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Randomised comparison of chiropractic and hospital outpatient management for low back pain: results from extended follow up

BMJ 1995; 311 doi: (Published 05 August 1995) Cite this as: BMJ 1995;311:349
  1. T W Meade, directora,
  2. Sandra Dyer, statisticiana,
  3. Wendy Browne, research nursea,
  4. A O Frank, consultant in rheumatology and rehabilitationb
  1. aMedical Research Council Epidemiology and Medical Care Unit, Wolfson Institute of Preventive Medicine, Medical College of St Bartholomew's Hospital, London EC1M 6BQ
  2. bNorthwick Park Hospital, Harrow HA1 3UJ
  1. Correspondence to: Professor Meade.
  • Accepted 5 August 1995


Objective : To compare the effectiveness over three years of chiropractic and hospital outpatient management for low back pain.

Design : Randomised allocation of patients to chiropractic or hospital outpatient management.

Setting : Chiropractic clinics and hospital outpatient departments within reasonable travelling distance of each other in 11 centres.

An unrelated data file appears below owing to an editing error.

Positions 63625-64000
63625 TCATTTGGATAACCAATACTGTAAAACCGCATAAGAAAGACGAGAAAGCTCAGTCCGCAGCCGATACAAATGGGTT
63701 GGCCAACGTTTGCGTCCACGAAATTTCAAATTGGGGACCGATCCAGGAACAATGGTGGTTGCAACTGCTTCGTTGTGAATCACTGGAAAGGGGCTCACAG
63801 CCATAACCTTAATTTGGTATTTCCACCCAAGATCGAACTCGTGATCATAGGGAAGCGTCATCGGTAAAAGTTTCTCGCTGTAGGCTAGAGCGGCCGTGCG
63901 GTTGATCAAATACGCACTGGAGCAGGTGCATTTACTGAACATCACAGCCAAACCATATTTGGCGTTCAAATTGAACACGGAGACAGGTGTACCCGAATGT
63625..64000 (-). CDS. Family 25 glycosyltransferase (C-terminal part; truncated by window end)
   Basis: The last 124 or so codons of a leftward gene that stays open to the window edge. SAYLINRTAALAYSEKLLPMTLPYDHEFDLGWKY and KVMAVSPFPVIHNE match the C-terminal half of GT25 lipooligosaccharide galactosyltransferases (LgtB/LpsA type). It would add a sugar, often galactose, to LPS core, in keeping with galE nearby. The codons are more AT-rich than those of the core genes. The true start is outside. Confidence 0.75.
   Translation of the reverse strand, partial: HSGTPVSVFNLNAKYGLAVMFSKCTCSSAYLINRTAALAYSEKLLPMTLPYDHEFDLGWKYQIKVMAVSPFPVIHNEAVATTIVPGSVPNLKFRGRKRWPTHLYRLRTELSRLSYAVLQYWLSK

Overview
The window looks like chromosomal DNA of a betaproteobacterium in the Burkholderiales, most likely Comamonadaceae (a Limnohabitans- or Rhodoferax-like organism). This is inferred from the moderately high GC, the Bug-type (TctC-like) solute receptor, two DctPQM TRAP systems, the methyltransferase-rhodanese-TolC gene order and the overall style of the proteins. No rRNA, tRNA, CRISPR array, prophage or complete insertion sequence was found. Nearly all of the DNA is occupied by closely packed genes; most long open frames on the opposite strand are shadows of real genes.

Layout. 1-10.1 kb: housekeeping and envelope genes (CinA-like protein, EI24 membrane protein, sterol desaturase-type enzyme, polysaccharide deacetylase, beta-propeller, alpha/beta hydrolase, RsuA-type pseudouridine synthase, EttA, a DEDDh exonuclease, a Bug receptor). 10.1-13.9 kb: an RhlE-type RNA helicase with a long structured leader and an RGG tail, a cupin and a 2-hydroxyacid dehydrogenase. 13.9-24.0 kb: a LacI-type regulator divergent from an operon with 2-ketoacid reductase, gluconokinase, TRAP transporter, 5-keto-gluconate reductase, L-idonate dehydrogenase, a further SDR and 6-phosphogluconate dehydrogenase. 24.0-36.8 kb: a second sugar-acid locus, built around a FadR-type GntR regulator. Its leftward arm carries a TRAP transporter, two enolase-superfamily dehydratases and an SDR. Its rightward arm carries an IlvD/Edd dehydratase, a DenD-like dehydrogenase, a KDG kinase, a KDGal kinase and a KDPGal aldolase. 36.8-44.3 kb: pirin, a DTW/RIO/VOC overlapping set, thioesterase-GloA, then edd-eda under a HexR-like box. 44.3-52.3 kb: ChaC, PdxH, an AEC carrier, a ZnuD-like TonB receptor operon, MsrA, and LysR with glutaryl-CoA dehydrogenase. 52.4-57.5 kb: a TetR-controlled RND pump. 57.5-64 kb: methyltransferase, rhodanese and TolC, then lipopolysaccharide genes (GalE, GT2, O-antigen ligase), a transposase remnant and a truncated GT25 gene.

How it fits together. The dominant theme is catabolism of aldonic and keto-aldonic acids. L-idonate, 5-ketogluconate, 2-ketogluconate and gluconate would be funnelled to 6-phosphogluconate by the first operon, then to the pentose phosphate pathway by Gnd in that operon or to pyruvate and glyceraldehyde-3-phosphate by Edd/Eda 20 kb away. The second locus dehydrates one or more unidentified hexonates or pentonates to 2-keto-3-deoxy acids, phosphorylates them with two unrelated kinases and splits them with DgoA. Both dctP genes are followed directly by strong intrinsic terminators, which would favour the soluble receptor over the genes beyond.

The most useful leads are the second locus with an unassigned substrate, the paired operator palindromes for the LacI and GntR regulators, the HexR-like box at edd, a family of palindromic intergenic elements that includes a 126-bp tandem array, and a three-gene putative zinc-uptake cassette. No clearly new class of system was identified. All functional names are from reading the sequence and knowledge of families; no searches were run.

Subjects : 741 men and women aged 18-64 years with low back pain in whom manipulation was not contraindicated.

Outcome measures : Change in total Oswestry questionnaire score and in score for pain and patient satisfaction with allocated treatment.

Results : According to total Oswestry scores improvement in all patients at three years was about 29% more in those treated by chiropractors than in those treated by the hospitals. The beneficial effect of chiropractic on pain was particularly clear. Those treated by chiropractors had more further treatments for back pain after the completion of trial treatment. Among both those initially referred from chiropractors and from hospitals more rated chiropractic helpful at three years than hospital management.

Conclusions : At three years the results confirm the findings of an earlier report that when chiropractic or hospital therapists treat patients with low back pain as they would in day to day practice those treated by chiropractic derive more benefit and long term satisfaction than those treated by hospitals.


  • Funding Medical Research Council, the National Back Pain Association, the European Chiropractors Union, and the King Edward's Hospital Fund for London.

  • Conflict of interest None.

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